Lorne Resnick left Toronto for Los Angeles 20 years ago, by way of (to name a few favorites) Amsterdam, Papua New Guinea, Cuba, Vietnam, the Bahamas and 22 countries in Africa. He is passionate about creating the decisive moment, that unique instant that transforms photography into a moment of universal connection. Here he discusses his views and creative approaches.
Tell me about your early life.
I was born and raised in Canada and studied business for one year at the University of Toronto. It wasn’t exactly a match for me, and when my best friend decided to go shooting in Europe, I joined him. I never regretted the decision. When I returned, I spent time shooting rock concerts, which led to publishing my first book, Live in Concert: 10 Years of Rock ‘n Roll. Shortly after the book was published, a job in came up in Amsterdam and I ended up staying there for 7 years developing my fine art and commercial projects into a business. During my Amsterdam stay a friend and I bought a four-wheel-drive Mercedes Benz and drove from Amsterdam to Cape Town [South Africa] which took a year. Africa, with its enormous empty plains, deserts and wonderful animals, was a transformative experience that changed photography from something I loved to do to something I could not do without.
Who were your photographic influences?
A. Some of my favorites are Irving Penn, Robert Mapplethorpe, Helmut Newton, Sebastião Salgado, Henri Cartier-Bresson, Galen Rowell, Jan Saudek, Keith Carter, Elliott Erwitt, Richard Avedon and Walker Evans.
Tell me about your fine art photography.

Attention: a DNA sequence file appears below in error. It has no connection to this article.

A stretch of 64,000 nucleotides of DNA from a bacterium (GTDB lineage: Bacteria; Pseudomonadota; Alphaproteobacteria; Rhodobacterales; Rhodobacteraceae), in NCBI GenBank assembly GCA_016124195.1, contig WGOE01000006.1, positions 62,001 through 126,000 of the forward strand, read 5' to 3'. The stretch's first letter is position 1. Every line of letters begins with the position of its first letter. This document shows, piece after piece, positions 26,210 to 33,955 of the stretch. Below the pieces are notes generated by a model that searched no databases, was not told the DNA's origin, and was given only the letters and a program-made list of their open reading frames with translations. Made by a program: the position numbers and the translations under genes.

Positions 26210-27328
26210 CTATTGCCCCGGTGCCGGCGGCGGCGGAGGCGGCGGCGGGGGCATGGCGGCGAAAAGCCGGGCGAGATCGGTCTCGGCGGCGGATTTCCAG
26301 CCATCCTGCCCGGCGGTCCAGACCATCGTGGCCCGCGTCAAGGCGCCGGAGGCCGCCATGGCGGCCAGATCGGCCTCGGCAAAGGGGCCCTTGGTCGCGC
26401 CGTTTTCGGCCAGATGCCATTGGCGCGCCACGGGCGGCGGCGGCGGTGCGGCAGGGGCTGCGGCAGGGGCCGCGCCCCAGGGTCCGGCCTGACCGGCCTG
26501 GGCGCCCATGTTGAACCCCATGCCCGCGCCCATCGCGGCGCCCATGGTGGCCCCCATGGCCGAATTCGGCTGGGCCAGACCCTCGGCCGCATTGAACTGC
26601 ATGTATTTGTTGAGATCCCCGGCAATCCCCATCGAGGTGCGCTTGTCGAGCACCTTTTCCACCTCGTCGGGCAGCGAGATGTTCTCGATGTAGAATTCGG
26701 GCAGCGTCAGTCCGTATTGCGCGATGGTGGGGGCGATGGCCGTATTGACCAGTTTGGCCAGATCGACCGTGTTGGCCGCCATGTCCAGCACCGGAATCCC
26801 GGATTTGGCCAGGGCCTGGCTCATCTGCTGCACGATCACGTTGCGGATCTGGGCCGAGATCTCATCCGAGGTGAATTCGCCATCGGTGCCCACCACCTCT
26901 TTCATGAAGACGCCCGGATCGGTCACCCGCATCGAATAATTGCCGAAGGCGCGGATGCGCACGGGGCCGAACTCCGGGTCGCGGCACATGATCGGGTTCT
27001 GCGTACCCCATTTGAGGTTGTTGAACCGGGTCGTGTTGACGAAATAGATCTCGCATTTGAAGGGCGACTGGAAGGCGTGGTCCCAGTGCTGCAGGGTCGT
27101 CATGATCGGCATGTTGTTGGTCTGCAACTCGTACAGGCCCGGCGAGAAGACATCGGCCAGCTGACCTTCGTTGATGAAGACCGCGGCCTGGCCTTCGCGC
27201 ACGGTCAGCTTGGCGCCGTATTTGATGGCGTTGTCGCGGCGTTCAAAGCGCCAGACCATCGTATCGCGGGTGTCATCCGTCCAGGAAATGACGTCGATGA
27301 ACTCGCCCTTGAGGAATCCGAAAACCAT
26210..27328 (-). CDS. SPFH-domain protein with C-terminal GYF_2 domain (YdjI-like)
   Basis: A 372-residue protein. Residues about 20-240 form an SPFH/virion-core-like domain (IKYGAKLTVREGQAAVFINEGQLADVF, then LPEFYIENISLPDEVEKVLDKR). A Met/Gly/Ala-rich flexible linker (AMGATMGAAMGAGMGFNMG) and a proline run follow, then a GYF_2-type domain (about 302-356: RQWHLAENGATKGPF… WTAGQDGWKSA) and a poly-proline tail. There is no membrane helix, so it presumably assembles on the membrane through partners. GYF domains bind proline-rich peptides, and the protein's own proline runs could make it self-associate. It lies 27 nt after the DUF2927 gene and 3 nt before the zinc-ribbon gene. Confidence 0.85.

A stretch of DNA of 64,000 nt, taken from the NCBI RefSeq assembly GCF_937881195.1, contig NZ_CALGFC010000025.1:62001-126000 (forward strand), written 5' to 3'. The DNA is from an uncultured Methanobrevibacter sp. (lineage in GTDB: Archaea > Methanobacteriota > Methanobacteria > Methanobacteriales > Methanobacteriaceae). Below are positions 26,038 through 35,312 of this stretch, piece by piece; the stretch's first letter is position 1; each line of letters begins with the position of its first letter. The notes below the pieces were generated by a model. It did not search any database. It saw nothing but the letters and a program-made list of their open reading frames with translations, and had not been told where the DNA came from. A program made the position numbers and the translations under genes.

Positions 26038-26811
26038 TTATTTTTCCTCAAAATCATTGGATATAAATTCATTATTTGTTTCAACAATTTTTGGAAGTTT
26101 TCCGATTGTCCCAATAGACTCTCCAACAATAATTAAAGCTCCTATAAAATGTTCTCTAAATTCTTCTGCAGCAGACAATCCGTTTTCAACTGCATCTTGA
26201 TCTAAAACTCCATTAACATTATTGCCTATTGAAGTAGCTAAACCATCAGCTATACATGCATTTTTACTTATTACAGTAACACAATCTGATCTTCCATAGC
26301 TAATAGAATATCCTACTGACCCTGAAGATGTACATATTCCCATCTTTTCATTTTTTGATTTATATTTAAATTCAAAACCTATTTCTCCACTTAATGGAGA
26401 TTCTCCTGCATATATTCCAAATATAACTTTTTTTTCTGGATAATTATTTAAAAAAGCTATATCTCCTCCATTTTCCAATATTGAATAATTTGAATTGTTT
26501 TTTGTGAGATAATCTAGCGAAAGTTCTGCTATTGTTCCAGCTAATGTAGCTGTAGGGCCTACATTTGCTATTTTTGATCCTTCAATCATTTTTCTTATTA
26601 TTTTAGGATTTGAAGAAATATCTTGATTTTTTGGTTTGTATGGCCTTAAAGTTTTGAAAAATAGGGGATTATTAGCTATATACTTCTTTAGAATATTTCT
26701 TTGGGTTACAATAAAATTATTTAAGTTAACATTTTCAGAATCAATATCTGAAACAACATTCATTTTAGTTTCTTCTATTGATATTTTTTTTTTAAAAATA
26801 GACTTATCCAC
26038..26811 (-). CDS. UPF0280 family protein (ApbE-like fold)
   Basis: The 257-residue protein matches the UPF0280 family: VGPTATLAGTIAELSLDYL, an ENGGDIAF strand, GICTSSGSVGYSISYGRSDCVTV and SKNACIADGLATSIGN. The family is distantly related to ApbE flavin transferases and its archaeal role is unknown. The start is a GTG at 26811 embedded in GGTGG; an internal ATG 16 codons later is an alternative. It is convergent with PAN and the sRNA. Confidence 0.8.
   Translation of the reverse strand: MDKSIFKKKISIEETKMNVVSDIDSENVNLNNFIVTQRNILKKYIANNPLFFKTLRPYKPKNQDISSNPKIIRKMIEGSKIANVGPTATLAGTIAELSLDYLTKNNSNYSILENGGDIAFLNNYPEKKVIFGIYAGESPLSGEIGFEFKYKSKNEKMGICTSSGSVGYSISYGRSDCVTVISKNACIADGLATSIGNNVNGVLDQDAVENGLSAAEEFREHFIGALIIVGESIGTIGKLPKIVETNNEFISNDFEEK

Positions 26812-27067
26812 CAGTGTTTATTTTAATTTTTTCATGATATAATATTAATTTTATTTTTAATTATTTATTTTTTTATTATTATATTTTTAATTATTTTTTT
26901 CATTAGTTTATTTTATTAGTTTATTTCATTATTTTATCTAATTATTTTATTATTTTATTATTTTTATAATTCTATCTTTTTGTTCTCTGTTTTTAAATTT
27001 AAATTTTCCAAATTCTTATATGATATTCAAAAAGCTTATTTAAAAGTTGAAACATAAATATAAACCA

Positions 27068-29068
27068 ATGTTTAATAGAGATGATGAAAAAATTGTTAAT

I try to make sure that my work is compelling in my eyes, and most importantly, that I have fun producing it, and that always leads to images I feel are interesting. I continually push my own creative boundaries to make art that is vital, original and has some level of meaning and connection. I feel it’s also important to know the domain in which you are entering, to know what has come before. I do a lot of research before starting a long-term project to make sure I am not copying something that has been done and that I can bring some aspect of a unique voice to the subject. For my style of work, the 35mm format fits best. I would hate to think about lugging a medium-format camera up Kilimanjaro or across the Sahara. I converted to digital a few years ago when the first professional full-frame sensor Canon DSLR came out. Their 11-megapixel sensor produced roughly a 33MB file. Since my fine art posters and large prints shot on film were drum-scanned at anywhere from 120–250MB, I didn’t think a 33MB file would allow me the same quality. However, I soon learned that there were major differences in ways that scanned film vs. digital enlarges. Even more important than the megapixel count is how the actual sensor translates the analog signal to digital. In the end, I was staggered by the quality of the Canon images. I sold all my film cameras and switched to digital after making a full test. In addition, shooting digital is way more fun than film.
Did your fine art work begin in black and white?